Upset had not felt that way in 2019, as Schalke 04 failed to contend against the top two teams and, ultimately, missed the 2019 World Championship. As bitter as that event was, he was not surprised: in his eyes, the German organization failed to provide him with the necessary pieces to contend at the top in Europe


“I just knew that we wouldn't be able to challenge the likes of G2 or Fnatic, or [to] be a top team,” Upset said. “It was quite obvious that […] we had a limit.”


But it was not for a lack of trying, as his performances ultimately drew praise from fellow players, coaches, and experts at large, with back-to-back All-Pro Second Team selections in the bot lane. And on the way there, he developed as a vocal in-game leader in combination with Support Lee “IgNar” Dong-Geun and Top Laner Andrei “Odoamne” Pascu.


“Looking back at it, it was definitely a developmental year,” he recalled. “I still learned stuff, and I made the best out of it. I grew more as a leader kind of person.”


Upset would not need to be a dominant voice in Origen’s stacked 2020 squad, which featured Alphari and former 2018 teammate Erlend “Nukeduck” Holm, as well as Worlds’ quarterfinalist Andrei “Xerxe” Dragomir and play-in participant Destiny. Where other teams such as MAD Lions and Misfits Gaming banked on youth development, Origen aimed to contend.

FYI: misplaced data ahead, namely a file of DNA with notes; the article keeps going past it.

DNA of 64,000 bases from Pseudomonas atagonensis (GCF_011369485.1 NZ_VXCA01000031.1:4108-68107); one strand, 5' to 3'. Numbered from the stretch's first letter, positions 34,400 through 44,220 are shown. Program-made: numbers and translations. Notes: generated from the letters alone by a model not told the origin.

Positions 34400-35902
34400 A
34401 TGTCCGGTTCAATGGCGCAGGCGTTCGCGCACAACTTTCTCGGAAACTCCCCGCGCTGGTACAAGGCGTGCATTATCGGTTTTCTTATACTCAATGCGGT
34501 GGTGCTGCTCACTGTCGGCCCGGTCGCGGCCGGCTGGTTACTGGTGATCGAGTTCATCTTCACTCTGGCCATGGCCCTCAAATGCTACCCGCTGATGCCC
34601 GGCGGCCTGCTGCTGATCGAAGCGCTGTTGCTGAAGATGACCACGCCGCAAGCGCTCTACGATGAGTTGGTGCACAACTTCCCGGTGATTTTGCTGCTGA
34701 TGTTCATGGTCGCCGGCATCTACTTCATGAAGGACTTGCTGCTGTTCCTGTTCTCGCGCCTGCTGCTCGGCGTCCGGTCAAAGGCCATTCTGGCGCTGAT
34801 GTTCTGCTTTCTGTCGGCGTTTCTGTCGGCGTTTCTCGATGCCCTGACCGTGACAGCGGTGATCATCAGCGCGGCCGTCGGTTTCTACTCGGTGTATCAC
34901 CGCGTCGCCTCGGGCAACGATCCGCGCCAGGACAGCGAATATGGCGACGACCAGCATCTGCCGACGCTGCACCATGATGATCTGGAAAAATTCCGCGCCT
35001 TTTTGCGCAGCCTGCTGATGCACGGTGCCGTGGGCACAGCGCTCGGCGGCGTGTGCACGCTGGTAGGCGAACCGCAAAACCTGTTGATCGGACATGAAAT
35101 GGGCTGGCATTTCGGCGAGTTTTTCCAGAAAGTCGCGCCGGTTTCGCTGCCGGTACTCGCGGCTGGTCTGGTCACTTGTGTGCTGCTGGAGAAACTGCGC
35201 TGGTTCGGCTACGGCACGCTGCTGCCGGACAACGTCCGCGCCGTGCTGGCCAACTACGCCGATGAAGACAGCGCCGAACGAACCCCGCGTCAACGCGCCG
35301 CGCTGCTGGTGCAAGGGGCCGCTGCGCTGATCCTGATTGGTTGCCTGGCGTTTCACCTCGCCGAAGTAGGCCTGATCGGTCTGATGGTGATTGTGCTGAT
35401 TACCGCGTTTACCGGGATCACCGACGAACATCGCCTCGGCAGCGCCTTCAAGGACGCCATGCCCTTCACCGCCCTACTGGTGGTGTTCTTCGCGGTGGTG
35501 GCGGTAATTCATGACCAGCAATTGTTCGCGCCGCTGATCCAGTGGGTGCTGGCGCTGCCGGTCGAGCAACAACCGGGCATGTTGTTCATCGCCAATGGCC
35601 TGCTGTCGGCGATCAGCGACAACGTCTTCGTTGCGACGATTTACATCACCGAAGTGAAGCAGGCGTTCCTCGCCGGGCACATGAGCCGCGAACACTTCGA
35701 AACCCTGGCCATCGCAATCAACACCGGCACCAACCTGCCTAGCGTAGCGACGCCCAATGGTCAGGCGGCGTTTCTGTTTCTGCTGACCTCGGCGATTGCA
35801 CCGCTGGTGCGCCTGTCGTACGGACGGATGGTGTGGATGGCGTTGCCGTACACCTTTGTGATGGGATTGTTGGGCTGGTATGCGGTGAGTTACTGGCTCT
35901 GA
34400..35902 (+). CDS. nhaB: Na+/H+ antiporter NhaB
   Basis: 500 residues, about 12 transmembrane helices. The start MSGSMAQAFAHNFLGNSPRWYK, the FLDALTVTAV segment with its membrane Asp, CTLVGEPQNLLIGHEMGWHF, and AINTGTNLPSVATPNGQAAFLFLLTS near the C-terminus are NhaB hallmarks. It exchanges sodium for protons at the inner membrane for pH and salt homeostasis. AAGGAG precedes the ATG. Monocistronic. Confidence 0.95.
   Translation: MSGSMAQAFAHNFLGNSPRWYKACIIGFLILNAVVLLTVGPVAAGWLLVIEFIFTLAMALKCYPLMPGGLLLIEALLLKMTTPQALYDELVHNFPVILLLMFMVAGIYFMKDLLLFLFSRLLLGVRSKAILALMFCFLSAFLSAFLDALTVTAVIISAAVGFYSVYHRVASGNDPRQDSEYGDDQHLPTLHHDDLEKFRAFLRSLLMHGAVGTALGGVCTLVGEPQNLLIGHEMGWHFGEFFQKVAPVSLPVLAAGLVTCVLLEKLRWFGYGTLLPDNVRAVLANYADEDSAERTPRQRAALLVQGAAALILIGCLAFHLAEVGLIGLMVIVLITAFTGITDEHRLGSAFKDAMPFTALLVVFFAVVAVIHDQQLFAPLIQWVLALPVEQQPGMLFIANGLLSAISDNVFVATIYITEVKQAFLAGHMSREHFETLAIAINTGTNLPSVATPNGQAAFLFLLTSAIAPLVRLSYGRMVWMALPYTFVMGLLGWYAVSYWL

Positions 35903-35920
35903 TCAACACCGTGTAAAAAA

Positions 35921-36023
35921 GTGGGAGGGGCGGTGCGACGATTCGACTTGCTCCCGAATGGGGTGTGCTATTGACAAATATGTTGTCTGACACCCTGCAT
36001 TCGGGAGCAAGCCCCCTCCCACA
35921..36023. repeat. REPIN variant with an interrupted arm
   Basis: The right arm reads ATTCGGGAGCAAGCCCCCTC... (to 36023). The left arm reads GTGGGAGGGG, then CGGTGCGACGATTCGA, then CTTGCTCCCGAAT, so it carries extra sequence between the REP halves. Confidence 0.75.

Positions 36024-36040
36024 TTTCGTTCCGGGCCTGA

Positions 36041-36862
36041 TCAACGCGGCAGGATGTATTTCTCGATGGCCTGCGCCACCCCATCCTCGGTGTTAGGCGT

Although their Spring Split ended with a fourth-place finish, it ended with relatively positive showings against Fnatic and G2, who they forced into Game 4s. That was enough to light a fire within the German AD carry, who opted to skip a vacation trip away from the Copenhagen headquarters – partly due to the COVID-19 situation, the inconvenience involved with a self-isolation period, and partly due to motivation.


If Origen were to do better – and he felt they could – he would work hard for it to happen. So, he immediately labored, playing 13 games per day to hone his mechanics. Once he found out that there would be no Mid-Season Invitational, he ‘grabbed’ Destiny for an assortment of solo queue games, discussed bot lane pairings, and improved their synergy as they worked together to sharpen their play. By the end of May, Upset occupied the top two ranks of the European ladder.